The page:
A little while back I suspected that Monkey might be having some trouble seeing. (I think this was because he’d developed the habit of reading with the book resting within an inch of the tip of his nose.) I took him to the optometrist for an exam and they said no, his vision was only very slightly off (like, maybe 20/30 instead of 20/20), and he was fine. Probably we should tell him to hold the book a little further away.
I told him to hold the book out further, and he did. End of story.
Except that while Monkey was away on this last trip with his dad, my ex called me up one day and said, “I think Monkey needs glasses. When’s the last time you had his eyes checked?” He may or may not have said it in an accusatory way, but of course all I heard was “DAMN, WOMAN, YOU ARE A TERRIBLE MOTHER. THIS CHILD IS BLIND, YOU NEGLECTFUL WHORE.”
I went ahead and made an appointment for Monkey to have an eye exam a couple of days after he returned.
Naturally, I went back to the same place I’d taken him before, which is not actually where Otto and I go, because my ex has vision insurance for him and the kids and we don’t have that. This is completely unimportant except that it means I am less familiar with the place I took him, and as I was filling out the paperwork, the optician asked me when Monkey had had his last exam.
“Um, I’m not sure,” I admitted. “But it was here, so I’m guessing you have it in the computer. Maybe a year ago? 18 months?”
The optician clicked around for a minute. “2009,” he finally announced, drily. Oh, you know, last year, three years ago, WHO’S COUNTING? Whoops!
Monkey chattered happily through the preliminary put-your-chin-in-this-machine sorts of things, though he did express deep suspicion over the puff-of-air-in-your-eyeball glaucoma test. (I can’t say as I blame him; that’s my least favorite, too.) Finally the optometrist came out to get him, and the actual exam commenced.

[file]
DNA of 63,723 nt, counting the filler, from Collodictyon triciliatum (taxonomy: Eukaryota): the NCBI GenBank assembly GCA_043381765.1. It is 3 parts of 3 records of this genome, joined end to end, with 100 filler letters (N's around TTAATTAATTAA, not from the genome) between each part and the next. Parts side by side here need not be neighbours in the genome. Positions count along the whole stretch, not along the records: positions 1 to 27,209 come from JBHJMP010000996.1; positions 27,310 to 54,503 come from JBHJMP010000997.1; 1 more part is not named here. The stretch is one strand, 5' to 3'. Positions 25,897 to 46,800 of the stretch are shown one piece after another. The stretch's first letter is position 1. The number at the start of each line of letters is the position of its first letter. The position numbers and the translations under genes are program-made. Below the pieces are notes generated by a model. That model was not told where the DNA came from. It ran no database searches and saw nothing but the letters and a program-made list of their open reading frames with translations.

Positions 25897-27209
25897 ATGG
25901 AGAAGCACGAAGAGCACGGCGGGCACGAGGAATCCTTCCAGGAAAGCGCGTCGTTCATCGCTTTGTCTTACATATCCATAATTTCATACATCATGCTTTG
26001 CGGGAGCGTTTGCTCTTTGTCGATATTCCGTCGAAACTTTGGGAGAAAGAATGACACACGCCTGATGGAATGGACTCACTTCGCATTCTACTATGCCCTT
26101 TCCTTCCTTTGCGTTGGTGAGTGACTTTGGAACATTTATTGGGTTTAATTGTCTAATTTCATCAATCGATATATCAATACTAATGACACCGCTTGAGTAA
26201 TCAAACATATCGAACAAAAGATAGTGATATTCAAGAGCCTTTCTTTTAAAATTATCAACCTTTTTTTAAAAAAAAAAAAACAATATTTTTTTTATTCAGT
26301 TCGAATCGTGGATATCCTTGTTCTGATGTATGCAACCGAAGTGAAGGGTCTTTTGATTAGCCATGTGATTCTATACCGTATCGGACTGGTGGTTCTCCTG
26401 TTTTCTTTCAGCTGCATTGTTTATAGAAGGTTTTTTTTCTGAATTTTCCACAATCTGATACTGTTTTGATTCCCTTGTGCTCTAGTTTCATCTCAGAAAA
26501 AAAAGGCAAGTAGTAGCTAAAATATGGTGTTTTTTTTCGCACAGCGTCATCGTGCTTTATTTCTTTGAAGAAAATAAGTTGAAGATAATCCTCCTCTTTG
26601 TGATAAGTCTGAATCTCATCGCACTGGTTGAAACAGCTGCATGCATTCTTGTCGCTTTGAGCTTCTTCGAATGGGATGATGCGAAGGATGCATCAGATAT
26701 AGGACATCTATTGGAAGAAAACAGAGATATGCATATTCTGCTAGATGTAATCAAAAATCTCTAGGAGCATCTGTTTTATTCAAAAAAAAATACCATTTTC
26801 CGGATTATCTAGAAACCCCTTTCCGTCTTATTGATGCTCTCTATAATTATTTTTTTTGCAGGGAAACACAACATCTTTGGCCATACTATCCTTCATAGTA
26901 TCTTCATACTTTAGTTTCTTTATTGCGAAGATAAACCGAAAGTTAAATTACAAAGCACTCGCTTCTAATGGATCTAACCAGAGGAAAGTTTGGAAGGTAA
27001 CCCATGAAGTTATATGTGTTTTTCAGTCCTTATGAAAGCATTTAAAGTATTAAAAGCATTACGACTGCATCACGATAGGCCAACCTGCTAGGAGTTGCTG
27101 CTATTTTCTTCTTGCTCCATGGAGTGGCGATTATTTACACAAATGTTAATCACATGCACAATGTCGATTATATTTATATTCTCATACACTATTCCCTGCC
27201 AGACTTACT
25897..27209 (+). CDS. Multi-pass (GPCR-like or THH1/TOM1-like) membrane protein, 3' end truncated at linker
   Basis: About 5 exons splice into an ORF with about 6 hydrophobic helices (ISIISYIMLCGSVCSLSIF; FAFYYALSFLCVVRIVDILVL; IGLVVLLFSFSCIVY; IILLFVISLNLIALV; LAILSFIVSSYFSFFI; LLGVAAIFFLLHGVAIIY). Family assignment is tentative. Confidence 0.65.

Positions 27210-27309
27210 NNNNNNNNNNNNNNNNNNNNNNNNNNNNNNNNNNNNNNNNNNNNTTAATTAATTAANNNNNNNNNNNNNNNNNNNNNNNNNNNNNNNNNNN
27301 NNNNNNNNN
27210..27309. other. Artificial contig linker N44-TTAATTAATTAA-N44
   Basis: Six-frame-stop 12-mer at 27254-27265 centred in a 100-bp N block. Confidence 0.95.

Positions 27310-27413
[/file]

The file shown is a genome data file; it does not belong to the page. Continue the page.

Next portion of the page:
Sitting out in the waiting room, I heard a lot of “E! No, wait. B! Hang on. I think it’s a… is it a P? I need a hint!”
I was invited in at the end, and informed that Monkey’s eyes were “just starting to need some help,” and that he should feel free to take this first year in glasses to “get used to them” and wear them only for distance vision. “Take them off at the computer or while you’re reading a book,” the optometrist said. I listened closely to all of this, but Monkey was raring to head back out to the waiting area to pick some frames.
The optician was waiting for us. “Do you have any REALLY NERDY frames?” Monkey asked. “I want to look as nerdy as possible.”
“Too late!” I quipped, leading him over to the children’s frames.
The optician was left there, blinking rapidly, but as Monkey continued asking about which frames were the most nerdy, he recovered and walked over and leaned down to quietly tell my son, “I prefer the term ‘geeky,’ myself.”
I allowed him to try on a thick black-rimmed pair so as to fully indulge his inner nerdling, and then we set about actually finding him some appropriate frames.
About the third frame he tried was quite nice. “Oh, I like those,” I said. “Take a look.” He admired himself in the mirror.
“Me, too,” he said. “I like that they have the… the…” he gestured at the bottom of the frames.
“Those are called semi-rimless,” I said. “You like that? Let me find you a few more like that to try.”